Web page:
The internal organs of all vertebrates show distinct left-right (L-R) asymmetry. The earliest known event in the establishment of this asymmetry is a leftwards extracellular fluid flow at the embryonic node. This ‘nodal flow’, which is generated by the rotational movement of node cilia, activates asymmetric gene expression. But how is nodal flow detected? The two-cilia hypothesis proposes that, whereas motile cilia generate the flow, immobile node cilia detect nodal flow and respond by generating a left-sided Ca2+ signal. This signal generation is thought to be mediated by a complex consisting of the calcium channel polycystic kidney disease 2 (Pkd2) and an unknown sensor protein. In this issue, two papers further evaluate this hypothesis.
On p. 1131, Dominic Norris and colleagues identify the Pkd1-related locus Pkd1l1 as the missing Pkd2 partner and sensor protein in L-R patterning in mouse. Point mutants in either Pkd1l1 or Pkd2 fail to activate asymmetric gene expression at the node, they report, and develop similar L-R patterning defects. Cilia and node morphology and cilia motility are normal in both types of mutant, however, which suggests that Pkd1l1 and Pkd2 act downstream of nodal flow. Moreover, Pkd1l1 and Pkd2 localise to cilia and interact physically. Thus, the researchers propose, Pkd1l1 and Pkd2 form a cilia-specific stress-responsive channel in the node, a conclusion consistent with the two-cilia hypothesis.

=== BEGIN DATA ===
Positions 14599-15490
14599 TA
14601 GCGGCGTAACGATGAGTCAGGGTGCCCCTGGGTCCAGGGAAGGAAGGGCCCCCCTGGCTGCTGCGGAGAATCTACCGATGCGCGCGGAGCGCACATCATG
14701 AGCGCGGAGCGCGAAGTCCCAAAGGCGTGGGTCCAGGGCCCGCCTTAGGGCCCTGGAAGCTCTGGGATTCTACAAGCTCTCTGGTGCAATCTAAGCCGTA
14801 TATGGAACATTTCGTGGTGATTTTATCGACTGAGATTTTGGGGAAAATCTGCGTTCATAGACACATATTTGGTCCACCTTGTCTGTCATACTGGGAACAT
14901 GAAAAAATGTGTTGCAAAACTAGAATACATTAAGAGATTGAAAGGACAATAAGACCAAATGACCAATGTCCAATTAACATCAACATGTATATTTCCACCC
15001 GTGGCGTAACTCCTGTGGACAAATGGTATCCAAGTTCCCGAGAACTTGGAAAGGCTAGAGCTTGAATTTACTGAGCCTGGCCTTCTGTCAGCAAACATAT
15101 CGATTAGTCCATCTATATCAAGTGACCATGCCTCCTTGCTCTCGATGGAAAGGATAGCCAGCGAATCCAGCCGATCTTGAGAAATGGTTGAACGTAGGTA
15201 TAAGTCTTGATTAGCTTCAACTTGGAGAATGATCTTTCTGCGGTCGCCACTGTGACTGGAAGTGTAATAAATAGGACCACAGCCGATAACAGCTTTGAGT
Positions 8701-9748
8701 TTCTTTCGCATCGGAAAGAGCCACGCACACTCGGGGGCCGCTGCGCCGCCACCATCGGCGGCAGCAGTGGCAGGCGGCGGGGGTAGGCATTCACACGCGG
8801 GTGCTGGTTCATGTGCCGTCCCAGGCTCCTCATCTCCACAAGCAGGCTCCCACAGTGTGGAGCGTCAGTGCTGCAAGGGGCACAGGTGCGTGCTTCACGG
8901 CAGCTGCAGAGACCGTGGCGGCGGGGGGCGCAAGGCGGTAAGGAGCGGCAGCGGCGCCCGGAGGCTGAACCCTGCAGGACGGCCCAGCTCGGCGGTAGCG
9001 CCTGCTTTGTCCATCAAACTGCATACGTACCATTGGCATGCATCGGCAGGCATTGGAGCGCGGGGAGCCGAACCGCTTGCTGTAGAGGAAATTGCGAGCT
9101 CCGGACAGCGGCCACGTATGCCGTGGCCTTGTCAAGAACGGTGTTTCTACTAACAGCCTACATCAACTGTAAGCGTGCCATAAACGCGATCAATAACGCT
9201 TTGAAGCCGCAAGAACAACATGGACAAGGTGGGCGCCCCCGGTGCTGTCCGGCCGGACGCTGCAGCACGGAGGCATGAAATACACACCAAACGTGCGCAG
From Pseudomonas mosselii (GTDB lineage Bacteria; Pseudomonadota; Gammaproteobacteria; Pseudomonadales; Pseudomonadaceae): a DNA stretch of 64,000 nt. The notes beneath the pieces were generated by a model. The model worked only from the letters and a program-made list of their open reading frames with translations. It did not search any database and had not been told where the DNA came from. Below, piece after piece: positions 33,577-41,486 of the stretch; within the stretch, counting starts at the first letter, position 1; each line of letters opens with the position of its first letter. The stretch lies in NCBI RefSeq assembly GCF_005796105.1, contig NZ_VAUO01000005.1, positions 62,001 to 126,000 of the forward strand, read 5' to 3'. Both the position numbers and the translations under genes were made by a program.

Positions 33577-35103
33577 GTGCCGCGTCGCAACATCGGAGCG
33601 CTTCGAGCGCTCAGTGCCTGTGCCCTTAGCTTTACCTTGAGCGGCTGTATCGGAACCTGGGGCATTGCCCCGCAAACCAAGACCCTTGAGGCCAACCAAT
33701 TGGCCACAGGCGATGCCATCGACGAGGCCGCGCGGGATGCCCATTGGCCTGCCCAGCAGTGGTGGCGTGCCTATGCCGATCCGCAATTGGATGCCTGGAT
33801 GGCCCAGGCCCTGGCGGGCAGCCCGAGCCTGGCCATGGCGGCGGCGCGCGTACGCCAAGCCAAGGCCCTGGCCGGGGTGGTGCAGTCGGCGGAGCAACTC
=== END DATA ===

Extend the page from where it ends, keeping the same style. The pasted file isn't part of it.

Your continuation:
On p. 1121, Hiroyuki Takeda and colleagues report that the medaka mutant abecobe is defective for L-R asymmetric gene expression but not for nodal flow, and identify the abecobe gene as Pkd1l1. They show that Pkd1l1 expression is confined to Kuppfer's vesicle (KV; a medaka organ equivalent to the mouse node) and that, as in the mouse, Pkd1l1 interacts with and colocalises with Pkd2 in KV cilia. However, importantly, the researchers report that all KV cilia contain Pkd1l1 and Pkd2 and that all of the KV cilia are motile. These results necessitate reconsideration of the two-cilia model for L-R patterning and the researchers propose a new model in which cilia both generate nodal flow and interpret it through a nodal flow sensor that consists of Pkd1l1-Pkd2 complexes.